When electricity travels along power lines and through equipment such as transformers, a small amount of electricity is consumed as energy. This energy is lost primarily as heat in much the same way that the elements in an oven or on a stove give off heat up when you turn the power on. To compensate for this effect, more power must be generated for you than you actually use.
For example, imagine walking on a hot day with a glass of lemonade. The longer you walk, the more liquid is evaporated by the heat of the sun. So the lemonade you can drink is slightly less than the lemonade you poured. On your bill, you will see the amount of power consumed labeled as "kWh Consumption" while the loss-adjusted, actual generated amount appears under "adjusted consumption". This is the billed amount. Since energy dissipation is unavoidable, the best way to reduce your bill is to conserve - especially during peak hours.
With more than 99% of homes and businesses now equipped with Smart Meters, manual meter reading is a thing of the past for most Hydro Ottawa customers. Smart Meter technology automatically records your electricity consumption every hour and sends it directly to Hydro Ottawa.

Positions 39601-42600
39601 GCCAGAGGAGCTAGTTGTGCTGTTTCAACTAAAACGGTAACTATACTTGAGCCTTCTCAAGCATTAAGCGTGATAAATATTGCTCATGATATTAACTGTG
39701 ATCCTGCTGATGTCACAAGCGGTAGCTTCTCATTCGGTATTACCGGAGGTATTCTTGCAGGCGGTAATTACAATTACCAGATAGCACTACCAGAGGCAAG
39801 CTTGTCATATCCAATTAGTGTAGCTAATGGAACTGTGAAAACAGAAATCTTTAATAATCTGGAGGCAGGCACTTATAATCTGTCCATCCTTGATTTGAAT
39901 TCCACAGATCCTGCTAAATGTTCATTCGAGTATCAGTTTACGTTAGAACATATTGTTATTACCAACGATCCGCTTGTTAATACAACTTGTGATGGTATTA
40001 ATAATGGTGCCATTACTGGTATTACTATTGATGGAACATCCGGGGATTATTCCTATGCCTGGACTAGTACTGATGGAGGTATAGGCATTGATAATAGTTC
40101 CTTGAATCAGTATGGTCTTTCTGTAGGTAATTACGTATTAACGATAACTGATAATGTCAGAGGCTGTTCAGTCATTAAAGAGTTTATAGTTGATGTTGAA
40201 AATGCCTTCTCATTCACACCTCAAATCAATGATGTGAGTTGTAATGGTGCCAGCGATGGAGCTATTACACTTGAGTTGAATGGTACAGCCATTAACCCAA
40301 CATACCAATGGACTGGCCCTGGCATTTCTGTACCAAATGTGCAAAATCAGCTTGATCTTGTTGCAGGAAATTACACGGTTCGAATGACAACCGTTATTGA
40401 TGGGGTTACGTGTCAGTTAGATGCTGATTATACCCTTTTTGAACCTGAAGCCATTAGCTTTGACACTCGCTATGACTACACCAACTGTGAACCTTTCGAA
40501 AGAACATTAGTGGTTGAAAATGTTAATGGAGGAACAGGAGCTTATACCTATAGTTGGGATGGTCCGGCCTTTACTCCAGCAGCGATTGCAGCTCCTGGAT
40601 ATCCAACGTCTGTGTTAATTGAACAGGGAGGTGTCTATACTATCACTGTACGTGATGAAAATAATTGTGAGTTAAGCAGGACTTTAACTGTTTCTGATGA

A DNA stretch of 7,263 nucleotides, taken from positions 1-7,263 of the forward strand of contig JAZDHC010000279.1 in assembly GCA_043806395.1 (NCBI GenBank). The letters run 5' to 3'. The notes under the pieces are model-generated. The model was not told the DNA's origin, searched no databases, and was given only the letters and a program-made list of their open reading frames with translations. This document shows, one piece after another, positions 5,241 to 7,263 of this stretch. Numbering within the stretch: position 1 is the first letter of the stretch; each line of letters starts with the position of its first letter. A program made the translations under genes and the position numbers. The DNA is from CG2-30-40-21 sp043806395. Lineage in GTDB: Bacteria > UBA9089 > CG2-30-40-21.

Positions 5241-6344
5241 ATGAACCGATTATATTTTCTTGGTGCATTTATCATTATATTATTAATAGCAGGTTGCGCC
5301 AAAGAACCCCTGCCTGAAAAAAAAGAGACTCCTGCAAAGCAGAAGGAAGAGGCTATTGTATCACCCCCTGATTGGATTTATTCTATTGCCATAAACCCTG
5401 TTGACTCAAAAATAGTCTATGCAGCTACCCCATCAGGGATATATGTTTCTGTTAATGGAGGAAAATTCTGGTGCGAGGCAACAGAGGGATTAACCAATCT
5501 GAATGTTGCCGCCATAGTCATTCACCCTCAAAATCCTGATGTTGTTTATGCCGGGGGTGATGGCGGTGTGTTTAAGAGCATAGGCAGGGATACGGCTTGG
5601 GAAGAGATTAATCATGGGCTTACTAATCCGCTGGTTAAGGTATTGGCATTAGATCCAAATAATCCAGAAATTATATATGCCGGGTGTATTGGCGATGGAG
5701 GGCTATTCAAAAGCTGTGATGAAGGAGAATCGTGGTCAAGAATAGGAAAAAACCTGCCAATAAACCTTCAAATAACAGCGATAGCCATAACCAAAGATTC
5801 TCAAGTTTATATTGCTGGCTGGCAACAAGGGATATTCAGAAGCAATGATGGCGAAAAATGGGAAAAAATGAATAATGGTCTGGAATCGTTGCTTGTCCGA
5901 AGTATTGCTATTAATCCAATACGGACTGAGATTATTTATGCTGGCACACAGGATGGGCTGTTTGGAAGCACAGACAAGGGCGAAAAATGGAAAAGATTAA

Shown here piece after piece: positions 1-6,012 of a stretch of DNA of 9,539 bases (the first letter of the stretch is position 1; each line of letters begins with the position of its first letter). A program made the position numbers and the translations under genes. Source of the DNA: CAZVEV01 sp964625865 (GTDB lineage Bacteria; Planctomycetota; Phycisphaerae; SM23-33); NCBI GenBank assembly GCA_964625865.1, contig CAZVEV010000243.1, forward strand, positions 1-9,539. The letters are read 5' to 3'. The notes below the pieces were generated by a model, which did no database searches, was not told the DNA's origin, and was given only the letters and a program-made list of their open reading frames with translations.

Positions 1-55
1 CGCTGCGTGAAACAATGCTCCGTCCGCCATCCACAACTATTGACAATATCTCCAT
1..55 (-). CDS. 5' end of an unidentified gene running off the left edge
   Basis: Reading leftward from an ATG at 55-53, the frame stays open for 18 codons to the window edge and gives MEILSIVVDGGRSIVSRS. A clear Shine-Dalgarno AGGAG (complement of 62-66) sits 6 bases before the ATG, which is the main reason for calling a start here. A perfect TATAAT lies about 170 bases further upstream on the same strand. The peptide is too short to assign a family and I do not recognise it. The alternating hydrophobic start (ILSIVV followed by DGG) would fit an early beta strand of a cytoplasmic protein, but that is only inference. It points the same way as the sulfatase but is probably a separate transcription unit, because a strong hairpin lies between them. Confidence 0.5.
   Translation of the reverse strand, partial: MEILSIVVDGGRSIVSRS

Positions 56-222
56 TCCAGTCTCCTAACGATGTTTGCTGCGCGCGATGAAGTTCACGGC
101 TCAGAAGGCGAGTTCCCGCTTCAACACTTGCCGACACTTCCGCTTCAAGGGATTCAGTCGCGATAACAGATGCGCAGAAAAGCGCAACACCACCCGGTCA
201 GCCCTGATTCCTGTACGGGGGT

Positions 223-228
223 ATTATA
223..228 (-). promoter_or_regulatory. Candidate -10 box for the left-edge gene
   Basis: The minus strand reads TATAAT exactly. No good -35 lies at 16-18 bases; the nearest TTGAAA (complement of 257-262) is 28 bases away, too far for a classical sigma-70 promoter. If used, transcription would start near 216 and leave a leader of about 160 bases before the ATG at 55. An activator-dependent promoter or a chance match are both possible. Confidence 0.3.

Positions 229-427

Hydro Ottawa's customer information portal, MyHydroLink allows you to view all of your consumption information online and to access conservation planning tools. Once you have transitioned to time-of-use rates, seeing your consumption trends will help you shift some of your electricity use to off-peak periods, helping not only your pocket book, but the environment as well.
Fostering a culture of conservation and developing renewable sources of energy are cornerstones of the provincial government's vision for Ontario's electricity future. This can be seen in the diversity and growing availability of alternate power sources coming online in Ontario's power grid. However, to meet the increasing demand for power in the future, it remains important to reduce our consumption now. Please do your part in promoting the adoption of clean energy sources. Click here for some conservation tips.